A recent study from Arizona State University confirmed birds of a feather flock together when it comes to weight gain — women are more likely to be obese if their family and friends are obese.
Social activities, or lack thereof, and diminished emphasis on family meals are partially to blame for the socially contagious condition, according to the study, published online in the American Journal of Public Health last month.
Researchers examined the body mass index of 101 women from Phoenix and 812 of their closest family and friends. The study concluded that peer influence on what is an acceptable body size and pressure to achieve that size are not prevalent factors contributing to obesity. Rather, factors such as eating and exercising in groups are more important in causing communal weight gain.
BYU student nurse Amy Pulsipher, 22, from San Diego, comes from a family of six siblings and confirmed the study’s findings in her personal life. Pulsipher said her family heavily influenced her nutrition and exercise choices growing up.
“We always ate dinner together as a family Sunday through Thursday,” Pulsipher said. “We all have gym passes to 24 Hour Fitness and we go together when we visit home from college.”
Pulsipher commented on her mother’s influence in particular to her family’s healthy habits.
“My mom always set a good example for our family by eating well herself,” Pulsipher said. “She instilled healthy eating habits by giving us the opportunity to eat the healthy foods she enjoyed eating.”
Amy’s mother, Linda Pulsipher, said she felt it was her obligation to create a dinner environment that her family would be able to enjoy together.
“We didn’t usually formally set the table or anything, but I always had a dinner made and we would sit down to eat together as a family,” she said.
But the Pulsipher family hasn’t always been the picture of perfect health.
“Each child in our family has struggled with their self-image or tried to take eating and dieting too far at some point in their life,” Amy Pulsipher said. “But I think we’ve managed to find a healthy balance overall.”
Amy’s older brother, Craig Pulsipher, disagreed.
“I don’t think everyone in our family has found a balance,” he said. “Some of us are still super strict about dieting but others are more relaxed, so I guess maybe in that way we balance each other out. But as individuals, we’re still working on it.”
Craig Pulsipher commented on the societal factors that may have come into play with his family’s self-image.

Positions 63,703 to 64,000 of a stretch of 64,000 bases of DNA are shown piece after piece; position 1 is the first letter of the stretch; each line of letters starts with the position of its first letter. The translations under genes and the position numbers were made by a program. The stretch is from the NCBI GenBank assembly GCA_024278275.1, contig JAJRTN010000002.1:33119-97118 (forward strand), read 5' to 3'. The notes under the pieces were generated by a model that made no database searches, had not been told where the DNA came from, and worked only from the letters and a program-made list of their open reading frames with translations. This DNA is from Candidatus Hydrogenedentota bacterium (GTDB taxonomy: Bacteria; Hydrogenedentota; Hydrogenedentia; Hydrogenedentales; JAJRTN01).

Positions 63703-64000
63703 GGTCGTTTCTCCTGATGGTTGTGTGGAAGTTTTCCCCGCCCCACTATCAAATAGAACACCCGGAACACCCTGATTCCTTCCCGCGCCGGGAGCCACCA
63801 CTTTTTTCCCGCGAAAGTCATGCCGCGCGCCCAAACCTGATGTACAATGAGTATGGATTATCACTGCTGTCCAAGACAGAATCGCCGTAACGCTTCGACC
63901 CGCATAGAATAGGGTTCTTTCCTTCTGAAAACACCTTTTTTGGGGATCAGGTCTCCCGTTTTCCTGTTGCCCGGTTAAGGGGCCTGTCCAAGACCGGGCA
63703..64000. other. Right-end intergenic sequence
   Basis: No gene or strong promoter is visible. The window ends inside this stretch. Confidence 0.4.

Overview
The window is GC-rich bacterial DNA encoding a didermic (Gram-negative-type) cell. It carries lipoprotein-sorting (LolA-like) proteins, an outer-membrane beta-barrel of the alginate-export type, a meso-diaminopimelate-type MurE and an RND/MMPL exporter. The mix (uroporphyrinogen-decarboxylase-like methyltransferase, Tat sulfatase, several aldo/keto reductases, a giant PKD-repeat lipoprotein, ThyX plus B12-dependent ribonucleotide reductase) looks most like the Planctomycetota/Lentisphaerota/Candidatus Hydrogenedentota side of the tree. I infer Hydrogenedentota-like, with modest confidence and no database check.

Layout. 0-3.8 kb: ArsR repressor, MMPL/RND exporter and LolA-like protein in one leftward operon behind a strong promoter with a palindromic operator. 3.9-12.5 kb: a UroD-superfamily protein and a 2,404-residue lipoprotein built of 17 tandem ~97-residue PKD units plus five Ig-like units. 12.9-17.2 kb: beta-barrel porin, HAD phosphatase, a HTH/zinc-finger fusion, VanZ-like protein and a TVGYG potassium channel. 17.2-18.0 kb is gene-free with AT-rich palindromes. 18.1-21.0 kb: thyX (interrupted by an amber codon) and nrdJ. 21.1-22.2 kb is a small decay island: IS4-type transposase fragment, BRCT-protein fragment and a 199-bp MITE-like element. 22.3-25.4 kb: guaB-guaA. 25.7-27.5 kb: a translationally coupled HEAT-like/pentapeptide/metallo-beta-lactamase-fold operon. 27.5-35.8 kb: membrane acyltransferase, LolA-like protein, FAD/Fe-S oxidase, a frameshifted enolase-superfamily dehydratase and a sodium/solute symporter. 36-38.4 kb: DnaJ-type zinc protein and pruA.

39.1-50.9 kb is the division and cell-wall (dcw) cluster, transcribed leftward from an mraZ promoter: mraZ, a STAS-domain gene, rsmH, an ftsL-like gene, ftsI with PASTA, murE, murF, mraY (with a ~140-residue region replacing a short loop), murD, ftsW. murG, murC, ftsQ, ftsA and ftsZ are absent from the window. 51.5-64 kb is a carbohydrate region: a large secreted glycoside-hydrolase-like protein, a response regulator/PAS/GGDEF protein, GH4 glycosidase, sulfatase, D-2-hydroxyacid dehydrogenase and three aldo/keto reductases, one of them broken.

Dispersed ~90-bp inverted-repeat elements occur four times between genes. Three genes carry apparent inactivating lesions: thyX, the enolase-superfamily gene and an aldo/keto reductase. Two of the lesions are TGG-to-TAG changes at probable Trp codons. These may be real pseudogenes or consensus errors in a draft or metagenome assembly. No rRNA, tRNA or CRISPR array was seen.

“I think we all grew up with a heavy emphasis placed on looking a certain way in our family, plus my mom has always dieted and focused on eating healthy,” he said. “That definitely got passed on to us as far as wanting to look a certain way. I don’t know if it’s more from our family or the culture we grew up in. There’s a heavy emphasis on looking good in today’s world.”
The Arizona study confirmed those cultural stigmas. Research participants were asked if they would rather be obese or have one of 12 conditions carrying a social stigma, like herpes or alcoholism.
Women often chose one of the conditions over obesity. One-fourth of female participants preferred severe depression and 14.5 percent chose total blindness over obesity.
The rate of childhood obesity has doubled in the past three decades for preschool children living in the United States. About nine million children in America over the age of 6 are considered obese, according to the Deseret News.
BYU student Connor Ericksen, 21, majoring in PDBio, said the best way for a family to prevent obesity is to establish healthy eating habits early on.
“It’s important to have regular mealtimes,” Ericksen said. “That way, the kids aren’t just eating whatever, whenever, which leads to overeating. That’s probably one of the multiple reasons for the ‘freshman 15.’”
Alexandra Brewis, co-author of the Arizona study, said this research is important because it debunks certain notions people may hold about obesity.
“While the clustering of people with larger or smaller bodies is real, it is not shared values between friends that accounts for it,” Brewis said. “This gives us important clues about the best ways to tackle obesity as a public health issue; we need to focus on what people do together, rather than what people think.”
The obesity epidemic is nothing new.
One study conducted in 2000 by the Office of the U.S. Surgeon General estimated that overweight or obese Americans cost the country $117 billion per year in direct and indirect costs.
Surgeon General Richard Carmona spoke of the health costs of fast food in the study.
“While extra value meals may save us some change at the counter, they’re costing us billions of dollars in health care and lost productivity,” he said. “Physical inactivity and super-sized meals are leading to a nation of oversized people.”
Dr. Carmona declared obesity as the fastest-growing cause of death and disease in the country in a statement to the House of Representatives in 2003.